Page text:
External Style Sheet Implementation

Implementing an external style sheet entails three steps:

  1. Write a Microsoft ASP.NET user control in an .ascx file.
  2. Place a single style sheet in the .ascx file, adding the desired <Style> elements.
  3. Declare a style sheet and set its ReferencePath property to the .ascx file name of the user control for each mobile page where you want to use the external style sheet.

At run time, all the styles that you declared in the external style sheet are made available to the ASP.NET page framework for the style sheet on the mobile page. For more information about user controls, see the UserControls section.

Characteristics of Style Objects and the Style Class

A Style object is not a true control, and it does not inherit from the base MobileControl class. On a page, it can be declared only within a StyleSheet control through the use of the <Style> element.

The base Style class contains style characteristics common to all mobile controls. Classes that inherit from the Style class contain additional style characteristics specific to their associated control. For example, a Flowchart control can have an associated FlowchartStyle class.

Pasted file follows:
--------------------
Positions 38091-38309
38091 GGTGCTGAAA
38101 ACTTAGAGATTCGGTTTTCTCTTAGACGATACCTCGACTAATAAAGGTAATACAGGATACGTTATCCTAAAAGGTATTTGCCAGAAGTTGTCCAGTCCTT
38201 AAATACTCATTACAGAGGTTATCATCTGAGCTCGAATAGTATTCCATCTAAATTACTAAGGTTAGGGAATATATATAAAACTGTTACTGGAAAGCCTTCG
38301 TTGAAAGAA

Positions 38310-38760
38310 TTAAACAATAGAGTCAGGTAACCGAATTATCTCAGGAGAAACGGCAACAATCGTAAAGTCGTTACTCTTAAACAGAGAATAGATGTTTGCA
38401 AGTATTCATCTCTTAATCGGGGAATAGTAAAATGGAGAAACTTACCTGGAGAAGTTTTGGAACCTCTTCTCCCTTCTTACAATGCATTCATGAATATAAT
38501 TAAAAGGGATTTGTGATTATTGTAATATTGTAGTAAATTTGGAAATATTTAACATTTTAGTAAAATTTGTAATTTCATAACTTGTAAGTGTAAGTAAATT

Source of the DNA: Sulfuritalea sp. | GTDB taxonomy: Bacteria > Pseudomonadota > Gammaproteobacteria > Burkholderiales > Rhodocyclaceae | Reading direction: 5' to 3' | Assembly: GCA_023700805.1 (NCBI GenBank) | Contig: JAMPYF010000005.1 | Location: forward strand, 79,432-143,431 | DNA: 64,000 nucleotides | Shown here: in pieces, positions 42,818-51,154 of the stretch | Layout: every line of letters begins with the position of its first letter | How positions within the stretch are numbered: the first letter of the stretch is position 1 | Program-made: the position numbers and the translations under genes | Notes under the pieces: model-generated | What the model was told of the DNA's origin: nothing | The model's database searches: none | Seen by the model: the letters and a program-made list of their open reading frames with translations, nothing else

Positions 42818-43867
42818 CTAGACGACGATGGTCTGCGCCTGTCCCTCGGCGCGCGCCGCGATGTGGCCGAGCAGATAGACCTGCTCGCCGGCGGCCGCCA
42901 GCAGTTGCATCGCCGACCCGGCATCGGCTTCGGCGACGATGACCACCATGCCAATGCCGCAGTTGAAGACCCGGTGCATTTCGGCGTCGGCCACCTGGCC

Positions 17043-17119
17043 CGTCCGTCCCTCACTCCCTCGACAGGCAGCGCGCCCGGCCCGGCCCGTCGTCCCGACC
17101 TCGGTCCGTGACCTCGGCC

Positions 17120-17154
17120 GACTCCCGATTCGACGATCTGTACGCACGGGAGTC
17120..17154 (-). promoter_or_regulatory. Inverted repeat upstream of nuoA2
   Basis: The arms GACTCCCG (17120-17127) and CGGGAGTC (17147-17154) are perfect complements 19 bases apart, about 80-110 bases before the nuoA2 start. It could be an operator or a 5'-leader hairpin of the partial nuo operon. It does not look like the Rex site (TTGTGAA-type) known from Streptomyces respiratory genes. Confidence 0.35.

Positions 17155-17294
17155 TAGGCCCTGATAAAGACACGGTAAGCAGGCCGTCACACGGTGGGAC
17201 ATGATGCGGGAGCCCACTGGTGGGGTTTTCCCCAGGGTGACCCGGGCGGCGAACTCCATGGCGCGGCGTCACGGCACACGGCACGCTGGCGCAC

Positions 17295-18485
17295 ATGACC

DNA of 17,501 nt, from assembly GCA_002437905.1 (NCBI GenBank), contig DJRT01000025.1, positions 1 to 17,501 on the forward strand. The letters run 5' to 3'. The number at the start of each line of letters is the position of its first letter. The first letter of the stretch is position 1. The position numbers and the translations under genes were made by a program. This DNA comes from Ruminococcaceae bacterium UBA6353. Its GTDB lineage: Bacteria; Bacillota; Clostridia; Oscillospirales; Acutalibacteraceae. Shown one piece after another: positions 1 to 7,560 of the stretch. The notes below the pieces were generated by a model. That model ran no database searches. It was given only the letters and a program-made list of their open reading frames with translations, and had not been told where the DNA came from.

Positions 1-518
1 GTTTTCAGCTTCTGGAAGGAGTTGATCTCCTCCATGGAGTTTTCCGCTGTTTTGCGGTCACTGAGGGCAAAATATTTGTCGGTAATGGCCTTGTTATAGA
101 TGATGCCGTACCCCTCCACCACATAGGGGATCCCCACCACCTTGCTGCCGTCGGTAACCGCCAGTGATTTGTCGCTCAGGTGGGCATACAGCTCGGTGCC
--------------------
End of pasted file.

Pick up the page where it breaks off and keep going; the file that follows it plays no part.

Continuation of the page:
Every MobileControl internally contains a Style. However, this Style is not exposed through public members. Instead, for each style property, the MobileControl has a publicly accessible property that internally references the privately contained style. Therefore, a MobileControl directly exposes style properties such as Font, ForeColor, and Wrapping.

Organization of Styles

You can also organize styles into a StyleSheet control. Within a style sheet, you can declare any number of style objects. Styles are declared the same way as any control, with the exception that a runat=server attribute is not required. For more information, see the syntax in the <Style> element documentation.

A style can inherit its properties from another style in the style sheet by having its StyleReference property set to the name of the parent style. The scope for this is the mobile page. That is, only styles on the style sheet on the same mobile page can be referenced. To have a control acquire its styles from a style object in the style sheet, set the StyleReference property of its style object to the name of the style, either by declaring the StyleReference attribute in an ASP.NET mobile Web Forms page, or by programmatically setting the StyleReference attribute.

See Also

Walkthrough: Implementing a New Style | Creating Custom Mobile Controls | Forms | Pages | Panels | Pagination | Designing and Rendering Concepts for Mobile Controls | Application Developer's Guide